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Wind Sounds: Power Structure In Utah

09 Mar 2023

The first stop in my “mid career break” was Salt Lake City, Utah. I found out on the first afternoon that the snow was deep anywhere past about 500ft above the city, which meant I was on the hunt for flat runs in the lower elevations.

One of these was the Westline Powerline Trail. There were a few flat sections with strings of powerline structures, and I noticed that if the wind was just right, they’d sing a single pure note as I ran by. There’s a lot of wind noise, but you can hear an example in the video below at around 00:26 and again at 00:41 (not the periodic metalic squeak, or the rustling jacket!).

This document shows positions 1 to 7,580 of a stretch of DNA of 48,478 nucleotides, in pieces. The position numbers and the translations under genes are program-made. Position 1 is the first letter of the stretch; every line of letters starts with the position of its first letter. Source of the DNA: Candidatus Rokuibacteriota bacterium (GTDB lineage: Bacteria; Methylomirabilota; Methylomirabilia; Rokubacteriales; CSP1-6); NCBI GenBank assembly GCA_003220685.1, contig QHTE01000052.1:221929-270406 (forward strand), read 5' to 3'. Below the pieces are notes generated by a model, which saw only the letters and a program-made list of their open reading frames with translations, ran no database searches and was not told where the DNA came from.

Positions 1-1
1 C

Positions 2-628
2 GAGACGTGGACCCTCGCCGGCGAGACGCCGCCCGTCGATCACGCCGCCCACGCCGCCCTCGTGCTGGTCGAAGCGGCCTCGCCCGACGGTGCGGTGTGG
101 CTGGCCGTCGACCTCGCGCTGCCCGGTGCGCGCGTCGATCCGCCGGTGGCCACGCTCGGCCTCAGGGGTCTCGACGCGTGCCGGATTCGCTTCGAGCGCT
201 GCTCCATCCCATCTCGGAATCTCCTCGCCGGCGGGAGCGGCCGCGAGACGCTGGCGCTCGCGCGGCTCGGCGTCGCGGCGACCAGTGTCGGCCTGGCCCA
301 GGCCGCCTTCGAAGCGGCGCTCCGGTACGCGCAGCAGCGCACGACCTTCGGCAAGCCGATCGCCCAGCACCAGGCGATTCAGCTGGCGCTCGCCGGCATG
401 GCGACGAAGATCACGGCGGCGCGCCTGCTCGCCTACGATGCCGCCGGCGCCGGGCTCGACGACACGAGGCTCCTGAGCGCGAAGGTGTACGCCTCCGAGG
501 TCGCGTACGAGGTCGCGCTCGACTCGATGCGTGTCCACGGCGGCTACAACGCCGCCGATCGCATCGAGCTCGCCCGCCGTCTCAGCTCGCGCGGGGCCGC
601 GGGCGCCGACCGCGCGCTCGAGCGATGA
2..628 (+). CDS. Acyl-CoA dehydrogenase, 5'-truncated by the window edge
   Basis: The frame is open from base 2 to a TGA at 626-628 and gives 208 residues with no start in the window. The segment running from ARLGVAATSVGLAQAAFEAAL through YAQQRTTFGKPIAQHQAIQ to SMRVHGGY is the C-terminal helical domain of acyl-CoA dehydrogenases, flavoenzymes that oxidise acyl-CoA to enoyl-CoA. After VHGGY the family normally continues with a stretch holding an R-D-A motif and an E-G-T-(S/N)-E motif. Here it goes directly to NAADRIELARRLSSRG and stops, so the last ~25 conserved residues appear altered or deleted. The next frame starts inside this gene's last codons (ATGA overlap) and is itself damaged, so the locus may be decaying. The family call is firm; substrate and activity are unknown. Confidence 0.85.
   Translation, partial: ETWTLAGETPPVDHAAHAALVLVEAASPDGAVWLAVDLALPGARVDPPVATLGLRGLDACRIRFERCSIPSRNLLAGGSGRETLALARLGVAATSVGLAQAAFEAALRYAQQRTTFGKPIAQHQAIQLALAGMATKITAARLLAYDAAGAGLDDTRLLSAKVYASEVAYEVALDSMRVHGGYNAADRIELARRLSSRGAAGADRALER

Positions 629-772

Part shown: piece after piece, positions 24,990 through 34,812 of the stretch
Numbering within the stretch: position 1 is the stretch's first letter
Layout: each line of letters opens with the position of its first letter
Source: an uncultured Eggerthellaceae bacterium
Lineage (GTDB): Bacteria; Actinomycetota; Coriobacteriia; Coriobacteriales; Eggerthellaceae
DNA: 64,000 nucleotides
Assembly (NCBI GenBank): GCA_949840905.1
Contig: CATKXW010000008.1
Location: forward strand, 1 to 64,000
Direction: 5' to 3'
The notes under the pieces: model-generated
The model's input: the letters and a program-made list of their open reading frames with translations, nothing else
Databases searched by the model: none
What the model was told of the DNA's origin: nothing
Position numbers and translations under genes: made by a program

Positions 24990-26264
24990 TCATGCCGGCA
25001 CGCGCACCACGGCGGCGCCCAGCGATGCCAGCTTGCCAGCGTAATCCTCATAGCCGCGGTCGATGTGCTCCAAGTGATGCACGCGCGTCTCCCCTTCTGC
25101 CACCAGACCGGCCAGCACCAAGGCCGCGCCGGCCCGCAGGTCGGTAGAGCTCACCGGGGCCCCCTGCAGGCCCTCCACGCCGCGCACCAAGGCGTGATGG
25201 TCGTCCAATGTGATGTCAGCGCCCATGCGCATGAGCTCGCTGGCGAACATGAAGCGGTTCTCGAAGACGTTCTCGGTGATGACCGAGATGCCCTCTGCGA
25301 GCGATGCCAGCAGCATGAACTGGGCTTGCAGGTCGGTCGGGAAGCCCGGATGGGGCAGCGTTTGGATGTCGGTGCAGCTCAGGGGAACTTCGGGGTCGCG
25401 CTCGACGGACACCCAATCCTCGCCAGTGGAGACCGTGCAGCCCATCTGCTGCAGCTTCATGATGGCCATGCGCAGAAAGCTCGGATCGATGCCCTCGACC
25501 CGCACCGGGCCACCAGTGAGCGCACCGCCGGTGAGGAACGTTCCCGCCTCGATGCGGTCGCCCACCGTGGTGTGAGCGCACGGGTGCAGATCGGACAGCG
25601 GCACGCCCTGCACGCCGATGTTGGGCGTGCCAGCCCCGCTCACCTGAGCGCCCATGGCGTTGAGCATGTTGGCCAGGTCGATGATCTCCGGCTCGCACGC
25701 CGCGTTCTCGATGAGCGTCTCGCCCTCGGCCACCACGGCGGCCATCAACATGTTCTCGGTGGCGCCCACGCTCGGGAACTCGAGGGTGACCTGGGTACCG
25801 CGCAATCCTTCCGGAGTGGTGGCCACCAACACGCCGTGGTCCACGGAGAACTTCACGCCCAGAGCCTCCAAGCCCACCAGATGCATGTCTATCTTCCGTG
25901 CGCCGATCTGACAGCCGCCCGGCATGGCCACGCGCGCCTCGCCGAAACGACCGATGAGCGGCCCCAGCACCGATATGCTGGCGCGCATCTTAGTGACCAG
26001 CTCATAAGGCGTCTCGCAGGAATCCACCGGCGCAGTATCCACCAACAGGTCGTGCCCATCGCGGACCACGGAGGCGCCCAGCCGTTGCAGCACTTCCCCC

This is awesome! It’s an example of aerodynamic flutter, and there’s a ton of fun analysis that can be done around it. The first is just to figure out what frequency the structure sings at. I wrote a script that loads the video, pulls out the audio, does a fourier transform on a number of segments, and then plots the frequency spectrum of each segment.1 If you do this with a singing segment, you get a clear peak at 758-760 Hz (call it 759 Hz).

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You can play this frequency using an online tool, or just by using python to create a tone for you:1

Kool! Moving beyond this first step, something more would be to use a sense of scale, like me standing next to the base, and some assumptions about materials and joints, to figure out which part is resonating at the singing frequency.

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That’s up next.

  1. You can find the code for this on github in wind-sounds 2